Tha faemnan, the gewuniath onfon gealdorcraeftigan and scinlaecan and wiccan, ne laet thu tha libban.
Women who are accustomed to receiving enchanters and sorceresses and witches, do not let them live!
In the homilies of the Old English grammarian í†lfric, dating to the late 10th century we find:
Ne sceal se cristena befrinan tha fulan wiccan be his gesundfulnysse.
A Christian should not consult foul witches concerning his prosperity.
In both these examples ``wiccan`` is the plural noun, not an adjective. The adjective ``fulan`` (foul) can mean "physically unclean" as well as "morally or spiritually unclean" or "wicked".

In Old English glossaries the words ``wicce`` and ``wicca`` are used to gloss such Latin terms as ``hariolus``, ``conjector``, and ``pythonyssa``, all of which mean `diviner`, `soothsayer`, which suggests a possible role of fortune-teller for the witch in Anglo-Saxon times. However, since bilingual glossaries provide only crude correspondences between similar words in different languages, these glossarial connections are uncertain.Fact|date=February 2007 Anglo-Saxon Britain was progressively converted to Christianity from the 5th century onwards, but the bulk of the surviving Old English texts date only from the 10th to 12th centuries. Furthermore, the surviving corpus of texts for the most part represent the language of the literary and learned Anglo-Saxons, principally religious or court men. Of the vernacular tongue used by the peasantry, villagers, and presumably practitioners of "wiccecrí¦ft", virtually nothing survives. Therefore, it can be assumed that any mention of witches or witchcraft in Old English texts will basically reflect the views of the medieval Christian Church.Fact|date=February 2007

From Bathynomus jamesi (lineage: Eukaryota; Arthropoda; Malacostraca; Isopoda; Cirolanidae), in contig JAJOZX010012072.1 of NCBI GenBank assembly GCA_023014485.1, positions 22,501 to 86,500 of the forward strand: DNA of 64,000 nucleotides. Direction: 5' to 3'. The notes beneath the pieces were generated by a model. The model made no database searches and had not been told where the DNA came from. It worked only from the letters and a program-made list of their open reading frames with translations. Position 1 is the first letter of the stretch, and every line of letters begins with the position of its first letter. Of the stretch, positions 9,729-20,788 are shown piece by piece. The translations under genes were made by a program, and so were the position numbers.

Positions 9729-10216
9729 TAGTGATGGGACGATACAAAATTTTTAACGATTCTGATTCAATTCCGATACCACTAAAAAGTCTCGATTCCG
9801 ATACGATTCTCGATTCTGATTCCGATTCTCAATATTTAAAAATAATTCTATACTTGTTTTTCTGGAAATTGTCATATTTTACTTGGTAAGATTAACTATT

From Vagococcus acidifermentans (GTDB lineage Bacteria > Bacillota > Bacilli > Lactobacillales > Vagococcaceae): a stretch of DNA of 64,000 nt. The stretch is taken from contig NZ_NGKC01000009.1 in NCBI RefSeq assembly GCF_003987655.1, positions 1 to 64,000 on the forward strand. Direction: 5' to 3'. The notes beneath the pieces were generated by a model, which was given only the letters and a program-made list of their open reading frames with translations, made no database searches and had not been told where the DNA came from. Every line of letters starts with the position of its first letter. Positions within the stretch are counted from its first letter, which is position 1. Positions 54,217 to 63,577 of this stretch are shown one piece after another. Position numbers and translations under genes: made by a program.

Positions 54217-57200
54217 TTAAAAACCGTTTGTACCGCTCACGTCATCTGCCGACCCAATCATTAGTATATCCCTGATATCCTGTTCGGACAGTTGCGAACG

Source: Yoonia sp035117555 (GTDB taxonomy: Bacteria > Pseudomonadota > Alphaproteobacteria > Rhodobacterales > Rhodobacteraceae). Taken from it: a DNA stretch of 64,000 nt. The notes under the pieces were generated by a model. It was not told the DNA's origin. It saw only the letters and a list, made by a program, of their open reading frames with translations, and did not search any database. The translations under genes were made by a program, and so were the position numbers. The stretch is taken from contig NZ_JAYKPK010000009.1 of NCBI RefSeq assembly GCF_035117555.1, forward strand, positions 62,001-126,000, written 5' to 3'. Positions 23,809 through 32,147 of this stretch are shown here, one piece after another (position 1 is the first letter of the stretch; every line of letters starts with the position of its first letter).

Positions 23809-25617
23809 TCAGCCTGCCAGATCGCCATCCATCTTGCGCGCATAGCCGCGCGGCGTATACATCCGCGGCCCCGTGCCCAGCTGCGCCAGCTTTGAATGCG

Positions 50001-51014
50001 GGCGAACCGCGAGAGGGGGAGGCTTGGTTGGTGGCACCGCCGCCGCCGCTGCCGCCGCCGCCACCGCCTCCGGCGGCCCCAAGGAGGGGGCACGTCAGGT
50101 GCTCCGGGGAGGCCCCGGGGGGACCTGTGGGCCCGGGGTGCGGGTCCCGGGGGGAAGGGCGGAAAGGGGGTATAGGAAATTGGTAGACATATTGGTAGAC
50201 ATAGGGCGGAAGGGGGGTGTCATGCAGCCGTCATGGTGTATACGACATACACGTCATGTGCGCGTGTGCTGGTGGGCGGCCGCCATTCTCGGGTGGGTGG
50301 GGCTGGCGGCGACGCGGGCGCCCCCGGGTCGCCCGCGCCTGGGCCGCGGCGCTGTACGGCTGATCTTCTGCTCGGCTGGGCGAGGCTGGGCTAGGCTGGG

The word ``wicca`` is associated with animistic healing rites in Halitgar`s Latin Penitential where it is stated that
``Some men are so blind that they bring their offering to earth-fast stone and also to trees and to wellsprings, as the witches teach, and are unwilling to understand how stupidly they do or how that dead stone or that dumb tree might help them or give forth health when they themselves are never able to stir from their place.``
The phrase ``swa wiccan tí¦caí¾`` ("as the witches teach") seems to be an addition to Halitgar`s original, added by an 11th century Old English translator.cite book|author = Petterson, David C|title = Hostile Witnesses: Rescuing the History of Witchcraft from the Writings of Scholars and Churchmen|publisher = David C. Petterson|location = PO Box 62266, St. Louis Pk, MN 55426|